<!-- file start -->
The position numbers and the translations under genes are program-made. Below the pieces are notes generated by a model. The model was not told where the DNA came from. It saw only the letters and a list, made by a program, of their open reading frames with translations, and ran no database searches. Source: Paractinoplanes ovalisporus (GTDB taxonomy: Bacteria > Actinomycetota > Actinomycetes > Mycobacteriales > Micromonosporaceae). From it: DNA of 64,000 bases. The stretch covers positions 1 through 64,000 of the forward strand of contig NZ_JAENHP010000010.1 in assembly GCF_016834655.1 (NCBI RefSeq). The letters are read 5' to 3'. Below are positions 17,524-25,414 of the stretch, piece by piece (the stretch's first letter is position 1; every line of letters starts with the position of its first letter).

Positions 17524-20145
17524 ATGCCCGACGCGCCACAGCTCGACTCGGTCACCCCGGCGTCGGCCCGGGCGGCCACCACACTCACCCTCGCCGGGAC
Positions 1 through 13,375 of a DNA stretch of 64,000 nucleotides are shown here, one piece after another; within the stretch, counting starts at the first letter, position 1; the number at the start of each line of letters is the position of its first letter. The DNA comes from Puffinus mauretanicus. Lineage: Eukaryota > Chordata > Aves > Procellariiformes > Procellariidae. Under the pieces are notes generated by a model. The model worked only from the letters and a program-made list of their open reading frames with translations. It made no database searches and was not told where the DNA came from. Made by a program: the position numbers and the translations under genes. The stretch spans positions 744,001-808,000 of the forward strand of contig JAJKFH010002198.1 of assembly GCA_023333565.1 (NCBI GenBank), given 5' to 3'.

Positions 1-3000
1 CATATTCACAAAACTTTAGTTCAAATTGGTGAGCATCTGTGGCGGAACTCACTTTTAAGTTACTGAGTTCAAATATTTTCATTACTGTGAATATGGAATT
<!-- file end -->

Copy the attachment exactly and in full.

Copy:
The position numbers and the translations under genes are program-made. Below the pieces are notes generated by a model. The model was not told where the DNA came from. It saw only the letters and a list, made by a program, of their open reading frames with translations, and ran no database searches. Source: Paractinoplanes ovalisporus (GTDB taxonomy: Bacteria > Actinomycetota > Actinomycetes > Mycobacteriales > Micromonosporaceae). From it: DNA of 64,000 bases. The stretch covers positions 1 through 64,000 of the forward strand of contig NZ_JAENHP010000010.1 in assembly GCF_016834655.1 (NCBI RefSeq). The letters are read 5' to 3'. Below are positions 17,524-25,414 of the stretch, piece by piece (the stretch's first letter is position 1; every line of letters starts with the position of its first letter).

Positions 17524-20145
17524 ATGCCCGACGCGCCACAGCTCGACTCGGTCACCCCGGCGTCGGCCCGGGCGGCCACCACACTCACCCTCGCCGGGAC
Positions 1 through 13,375 of a DNA stretch of 64,000 nucleotides are shown here, one piece after another; within the stretch, counting starts at the first letter, position 1; the number at the start of each line of letters is the position of its first letter. The DNA comes from Puffinus mauretanicus. Lineage: Eukaryota > Chordata > Aves > Procellariiformes > Procellariidae. Under the pieces are notes generated by a model. The model worked only from the letters and a program-made list of their open reading frames with translations. It made no database searches and was not told where the DNA came from. Made by a program: the position numbers and the translations under genes. The stretch spans positions 744,001-808,000 of the forward strand of contig JAJKFH010002198.1 of assembly GCA_023333565.1 (NCBI GenBank), given 5' to 3'.

Positions 1-3000
1 CATATTCACAAAACTTTAGTTCAAATTGGTGAGCATCTGTGGCGGAACTCACTTTTAAGTTACTGAGTTCAAATATTTTCATTACTGTGAATATGGAATT